GEEK: Analyzing Online Communities for Expertise Information

GEEK: Analyzing Online Communities for Expertise Information

Lian Shi (Parque Científico Tecnológico de Gijón Edificio Centros Tecnológicos, Spain), Diego Berrueta (Parque Científico Tecnológico de Gijón Edificio Centros Tecnológicos, Spain), Sergio Fernández (Parque Científico Tecnológico de Gijón Edificio Centros Tecnológicos, Spain), Luis Polo (Parque Científico Tecnológico de Gijón Edificio Centros Tecnológicos, Spain), Iván Mínguez (Parque Científico Tecnológico de Gijón Edificio Centros Tecnológicos, Spain), Emilio Rubiera (Parque Científico Tecnológico de Gijón Edificio Centros Tecnológicos, Spain) and Silvino Fernández (Parque Científico Tecnológico de Gijón Edificio Centros Tecnológicos, Spain)
DOI: 10.4018/978-1-60960-040-2.ch002
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Abstract

Finding experts over the Web using semantics has recently received increased attention, especially its application to enterprise management. This scenario introduces many novel challenges to the Web of Data. Gathering Enterprise Expertise Knowledge (GEEK) is a research project which fosters the adoption of Semantic Web technologies within the enterprise environment. GEEK has produced a prototype that demonstrates how to extract and infer expertise by taking into account people’s participation in various online communities (forums and projects). The reuse and interlinking of existing, well-established vocabularies in the areas of person description (FOAF), Internet communities (SIOC), project description (DOAP) and vocabulary sharing (SKOS) are explored in our framework, as well as a proposal for applying customized rules and other enabling technologies to the expert finding task.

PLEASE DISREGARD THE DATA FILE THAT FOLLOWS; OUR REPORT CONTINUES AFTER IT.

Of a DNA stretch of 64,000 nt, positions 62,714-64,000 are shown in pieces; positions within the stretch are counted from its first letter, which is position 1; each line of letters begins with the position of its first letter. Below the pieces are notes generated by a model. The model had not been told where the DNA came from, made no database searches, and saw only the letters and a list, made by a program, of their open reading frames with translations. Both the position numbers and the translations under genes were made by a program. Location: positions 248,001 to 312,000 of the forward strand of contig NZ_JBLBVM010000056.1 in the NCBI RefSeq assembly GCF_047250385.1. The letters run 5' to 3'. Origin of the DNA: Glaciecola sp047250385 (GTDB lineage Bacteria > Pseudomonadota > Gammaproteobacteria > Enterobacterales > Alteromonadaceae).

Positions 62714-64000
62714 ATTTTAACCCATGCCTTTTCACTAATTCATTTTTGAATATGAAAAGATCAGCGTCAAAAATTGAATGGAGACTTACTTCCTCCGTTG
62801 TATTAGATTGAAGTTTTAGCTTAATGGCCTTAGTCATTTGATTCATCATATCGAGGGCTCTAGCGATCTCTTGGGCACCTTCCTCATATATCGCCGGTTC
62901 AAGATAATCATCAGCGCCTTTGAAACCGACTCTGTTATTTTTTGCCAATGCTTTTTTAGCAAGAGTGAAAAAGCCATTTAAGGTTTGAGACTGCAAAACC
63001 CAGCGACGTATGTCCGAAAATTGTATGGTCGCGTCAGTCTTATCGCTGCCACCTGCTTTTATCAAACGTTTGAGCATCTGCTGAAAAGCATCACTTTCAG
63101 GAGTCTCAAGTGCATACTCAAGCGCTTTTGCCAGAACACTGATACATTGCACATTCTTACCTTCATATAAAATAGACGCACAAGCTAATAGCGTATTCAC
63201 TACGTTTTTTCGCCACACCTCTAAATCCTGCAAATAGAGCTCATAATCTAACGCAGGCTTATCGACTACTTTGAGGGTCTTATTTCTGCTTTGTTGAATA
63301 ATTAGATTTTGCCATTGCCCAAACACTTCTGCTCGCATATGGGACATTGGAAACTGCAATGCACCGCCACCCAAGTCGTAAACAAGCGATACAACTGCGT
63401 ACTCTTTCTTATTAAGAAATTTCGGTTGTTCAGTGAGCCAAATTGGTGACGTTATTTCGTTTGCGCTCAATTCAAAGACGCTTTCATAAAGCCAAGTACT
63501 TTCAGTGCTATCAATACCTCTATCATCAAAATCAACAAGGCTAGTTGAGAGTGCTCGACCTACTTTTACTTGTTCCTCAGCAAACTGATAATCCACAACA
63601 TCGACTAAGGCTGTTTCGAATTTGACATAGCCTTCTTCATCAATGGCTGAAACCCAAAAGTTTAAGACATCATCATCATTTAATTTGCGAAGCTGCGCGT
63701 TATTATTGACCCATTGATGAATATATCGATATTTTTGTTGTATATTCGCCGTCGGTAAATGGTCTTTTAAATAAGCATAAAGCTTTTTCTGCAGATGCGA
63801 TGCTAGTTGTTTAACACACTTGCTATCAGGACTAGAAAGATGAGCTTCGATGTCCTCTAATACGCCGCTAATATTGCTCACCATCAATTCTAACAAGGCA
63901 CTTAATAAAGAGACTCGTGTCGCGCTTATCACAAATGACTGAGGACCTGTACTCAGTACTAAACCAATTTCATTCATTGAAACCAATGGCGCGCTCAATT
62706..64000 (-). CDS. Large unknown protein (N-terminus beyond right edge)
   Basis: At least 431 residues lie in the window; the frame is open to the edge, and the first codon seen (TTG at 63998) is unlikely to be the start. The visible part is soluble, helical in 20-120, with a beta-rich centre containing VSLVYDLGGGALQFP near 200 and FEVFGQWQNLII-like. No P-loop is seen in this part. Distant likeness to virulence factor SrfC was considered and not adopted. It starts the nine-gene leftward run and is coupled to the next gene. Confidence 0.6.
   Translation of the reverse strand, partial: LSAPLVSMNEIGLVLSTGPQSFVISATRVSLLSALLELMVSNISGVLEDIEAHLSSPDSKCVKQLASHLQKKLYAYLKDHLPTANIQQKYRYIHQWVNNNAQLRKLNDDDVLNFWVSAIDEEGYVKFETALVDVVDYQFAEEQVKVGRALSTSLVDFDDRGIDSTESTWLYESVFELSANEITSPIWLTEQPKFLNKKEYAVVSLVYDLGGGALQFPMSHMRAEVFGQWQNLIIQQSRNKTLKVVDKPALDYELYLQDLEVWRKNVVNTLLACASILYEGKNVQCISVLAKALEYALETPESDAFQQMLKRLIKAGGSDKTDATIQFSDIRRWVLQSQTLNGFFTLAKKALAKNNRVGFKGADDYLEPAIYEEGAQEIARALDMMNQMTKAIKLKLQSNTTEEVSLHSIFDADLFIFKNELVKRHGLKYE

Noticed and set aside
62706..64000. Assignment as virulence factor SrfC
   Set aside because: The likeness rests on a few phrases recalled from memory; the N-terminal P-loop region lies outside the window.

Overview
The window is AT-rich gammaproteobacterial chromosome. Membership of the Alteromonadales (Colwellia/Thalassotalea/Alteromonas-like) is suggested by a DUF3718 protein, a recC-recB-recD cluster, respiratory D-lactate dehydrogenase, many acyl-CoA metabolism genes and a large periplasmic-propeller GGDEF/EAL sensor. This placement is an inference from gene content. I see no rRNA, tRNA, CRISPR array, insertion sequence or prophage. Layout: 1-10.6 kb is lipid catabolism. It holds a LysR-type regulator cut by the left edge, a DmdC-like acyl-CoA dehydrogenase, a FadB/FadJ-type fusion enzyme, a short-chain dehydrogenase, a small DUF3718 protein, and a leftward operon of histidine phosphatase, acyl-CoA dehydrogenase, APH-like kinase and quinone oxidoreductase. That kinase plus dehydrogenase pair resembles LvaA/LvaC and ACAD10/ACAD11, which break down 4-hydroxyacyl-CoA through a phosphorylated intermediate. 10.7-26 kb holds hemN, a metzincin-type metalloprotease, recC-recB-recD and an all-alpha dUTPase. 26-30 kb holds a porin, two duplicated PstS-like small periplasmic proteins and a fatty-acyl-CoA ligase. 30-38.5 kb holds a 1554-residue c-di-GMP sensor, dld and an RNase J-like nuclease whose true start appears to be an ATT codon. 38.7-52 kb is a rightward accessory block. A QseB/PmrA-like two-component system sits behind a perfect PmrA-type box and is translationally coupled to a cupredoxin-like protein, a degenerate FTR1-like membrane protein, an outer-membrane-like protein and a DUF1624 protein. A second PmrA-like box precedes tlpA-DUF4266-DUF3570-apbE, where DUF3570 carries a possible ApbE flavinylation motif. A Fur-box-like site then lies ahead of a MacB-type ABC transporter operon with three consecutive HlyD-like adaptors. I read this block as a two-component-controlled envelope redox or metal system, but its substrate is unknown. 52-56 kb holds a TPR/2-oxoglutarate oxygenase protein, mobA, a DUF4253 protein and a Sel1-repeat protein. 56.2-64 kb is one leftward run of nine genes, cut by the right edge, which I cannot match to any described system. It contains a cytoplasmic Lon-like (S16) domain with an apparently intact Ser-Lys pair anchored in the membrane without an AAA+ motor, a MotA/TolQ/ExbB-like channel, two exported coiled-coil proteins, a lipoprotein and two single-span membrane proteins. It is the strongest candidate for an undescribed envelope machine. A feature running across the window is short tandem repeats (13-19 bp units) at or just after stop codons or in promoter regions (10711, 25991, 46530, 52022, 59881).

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Expert finders are systems that provide answers to expertise questions, in particular, about individuals with a certain competence. These systems have been explored in series of studies, including Streeter & Lochbaum (1988), Krulwich & Bruckey (1996), and Ackerman & McDonald (1996) as well as the studies in Ackerman et al. (2002). Most of these current systems use modern information retrieval techniques to discover expertise from implicit or secondary electronic resources (Zhang et al., 2007). A person's expertise is presented as terms, which are keyword matched using standard IR techniques. The result is usually an unordered list of related people, or a list ordered according to term frequencies. The limitation of these systems is that it is difficult to measure the people's relative expertise levels in particular areas.

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